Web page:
Sure, there was the little matter of a presidential race to be settled.  But tuning into MSNBC this evening, there was also the suspense of seeing whether another spat would break out between Keith Olbermann and Chris Matthews.  And the pair didn't disappoint.  Renewing the on-air feud that began out during the DNC, tonight's tussle left no doubt there's still plenty of bad blood between the two.

Matthews sparked the spat by suggesting that Obama had gone back on his word to take public financing for his campaign.  When Olbermann sprang to Obama's defense, Matthews suggested that his, um, colleague was being naive.

It's taken them awhile, but good to see that MSNBC has now seamlessly integrated its own promotional advertising with that of the Obama campaign.

An MSNBC promo that just aired, touting the network's election coverage, concludes: "Watch MSNBC, and experience the power of change."  And as you'll see from the screencap, who is at the center of MSNBC's coverage but Keith Olbermann.  Oh, and prior to its parting shot, the promo's soundtrack is the voice of JFK, in his famous "ask not" line from the 1961 inaugural address.

View video here.

Pat Buchanan just snatched the security blanket from conservatives and stomped on it. Contemplating the prospect of an electoral loss, some conservatives are consoling themselves by imagining that the political pendulum will soon start swinging back their way.

Buchanan doesn't think so, and his very first words on the matter this morning explain why: "demography is destiny."  Buchanan offered his analysis during the opening segment of today's Morning Joe.

View video here.

If the Republicans had a few more spokesmen like Haley Barbour, the political landscape might look a lot different.  The Mississippi governor's down-home good humor and razor-sharp wit are a formidable combination. Barbour's killer combo of skills was on display on this evening's Hardball.  When Chris Matthews challenged his criticism of Obama's tax credit plan, Barbour good-naturedly backed him down with an impressive disquisition on New Deal history.  When he was through, Matthews had to admit that Haley was right.

I'd encourage people to view the video, not only for the entertainment value, but as a case study of how to defeat a member of the liberal media.

The Nobel hasn't conferred any classiness on Paul Krugman.  Dancing on the GOP's grave this morning in his NYT column, the newly-minted laureate impugns the party of Lincoln as "a haven for racists and reactionaries."

When Katie Couric was trying to pin Sarah Palin down on examples of John McCain having promoted increased government regulation of business, the CBS anchor, after her initial inquiry, posed no fewer than three follow-up questions, even breaking out the old "not to belabor the point" line as she did just that.

But when the man perhaps poised to become the most powerful person on the planet, with the world's most sophisticated communication resources at his fingertips, claims "I haven't been able to get in touch" with his aunt who has been living illegally in this country for over four years—and who resides at a known address in a public housing project in Boston—Couric doesn't bat an eye.  To the contrary, she can be seen nodding in agreement.  And far from asking a follow-up question, such as "have you tried?", Couric tossed Obama a super-slo softball, asking him to describe the thing the McCain campaign has done that's made him angriest.

View video here.

Mark Whitaker, head of the NBC News DC bureau, got off today's unintentional laugh line when he described Barack Obama as having "lifted himself up from the streets of Hawaii."

Oh those mean streets of Hawaii. You know, the sort pictured here at the Punahou school that Obama attended from 5-12th grade.  While attending Punahou, Obama lived with his grandparents.  Readers will recall that grandma Dunham was . . . a vice-president of the Bank of Hawaii.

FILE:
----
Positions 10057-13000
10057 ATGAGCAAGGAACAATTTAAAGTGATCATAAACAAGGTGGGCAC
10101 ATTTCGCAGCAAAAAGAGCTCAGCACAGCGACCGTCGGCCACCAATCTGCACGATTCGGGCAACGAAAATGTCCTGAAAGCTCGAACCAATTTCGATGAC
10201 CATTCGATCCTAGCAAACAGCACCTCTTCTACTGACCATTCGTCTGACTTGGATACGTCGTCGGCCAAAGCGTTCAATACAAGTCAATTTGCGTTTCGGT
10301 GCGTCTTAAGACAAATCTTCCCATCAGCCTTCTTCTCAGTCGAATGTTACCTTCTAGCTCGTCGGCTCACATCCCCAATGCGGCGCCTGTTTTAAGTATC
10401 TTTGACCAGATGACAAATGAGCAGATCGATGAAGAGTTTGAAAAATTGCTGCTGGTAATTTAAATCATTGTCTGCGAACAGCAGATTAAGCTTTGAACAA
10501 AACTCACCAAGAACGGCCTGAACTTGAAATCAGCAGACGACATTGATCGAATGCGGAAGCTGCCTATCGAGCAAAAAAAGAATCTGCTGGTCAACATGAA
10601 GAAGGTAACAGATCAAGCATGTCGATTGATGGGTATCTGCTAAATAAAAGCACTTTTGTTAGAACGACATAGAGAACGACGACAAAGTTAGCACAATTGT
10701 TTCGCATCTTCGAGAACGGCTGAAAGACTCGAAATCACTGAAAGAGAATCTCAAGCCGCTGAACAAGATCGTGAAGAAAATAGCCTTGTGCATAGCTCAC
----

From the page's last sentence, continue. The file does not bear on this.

View video here.

There really are no words, though I suppose we'll manage to find some.  Wonkette, which bills itself as "the DC Gossip," and is the creation of Ana Marie Cox, now gone on to bigger things at Time, has this photograph up of Trig Palin, dressed for Halloween as an elephant and being held in the loving embrace of one of his sisters. [H/t Damian at Conservathink.]

Wonkette appends its comment, suggesting—and there really is no way to sugar coat it—that given the choice Trig would rather have been aborted:

If Team McCain needed some "bulletin-board material"—the kind of outrageous taunt from the opposition a coach will pin up in the locker-room to inspire his troops—they got if from Charlie Cook tonight.  So confident is the pollster of an Obama victory, he's proclaimed that if McCain wins, he'll go to work bagging groceries or behind a fast-food counter.

Cook was a guest on this evening's Race for the White House.  It was in looking at the Electoral College map with host David Gregory that he made his super-sized pledge.

View video here.

Breaking down the front door of a suspected al-Qaeda stronghold in Fallujah took great courage. But even that fearless feat pales in comparison to the dangerous mission that Willie Geist undertook. The intrepid member of the Morning Joe crew ventured out onto the sidewalks of Manhattan's Upper West Side wearing . . . a McCain-Palin T-shirt, trying to drum up support for the Republican ticket. (h/t readers BondPlainBond and Steve.)

As Willie explained, it was all a good-natured goof. But the West Siders for the most part lived up to their stereotype of, as Willie described it, "a monolithic block of elitists," scorning Geist for his gall.

I'm guessing that Paul Krugman and David Brooks don't hang out that much together.  So when both turn up on the New York Times op-ed page this morning with columns calling for massive government spending, I'm assuming they came to their conclusions independently.  My working hypothesis: if Krugman and Brooks agree on something this important, they must be wrong.

Here's Krugman's prescription, which comes in response to news that consumer spending has dropped sharply [emphasis added throughout]:

[W]hat the economy needs now is something to take the place of retrenching consumers. That means a major fiscal stimulus. And this time the stimulus should take the form of actual government spending rather than rebate checks that consumers probably wouldn’t spend.

Let’s hope, then, that Congress gets to work on a package to rescue the economy as soon as the election is behind us.

From Brooks: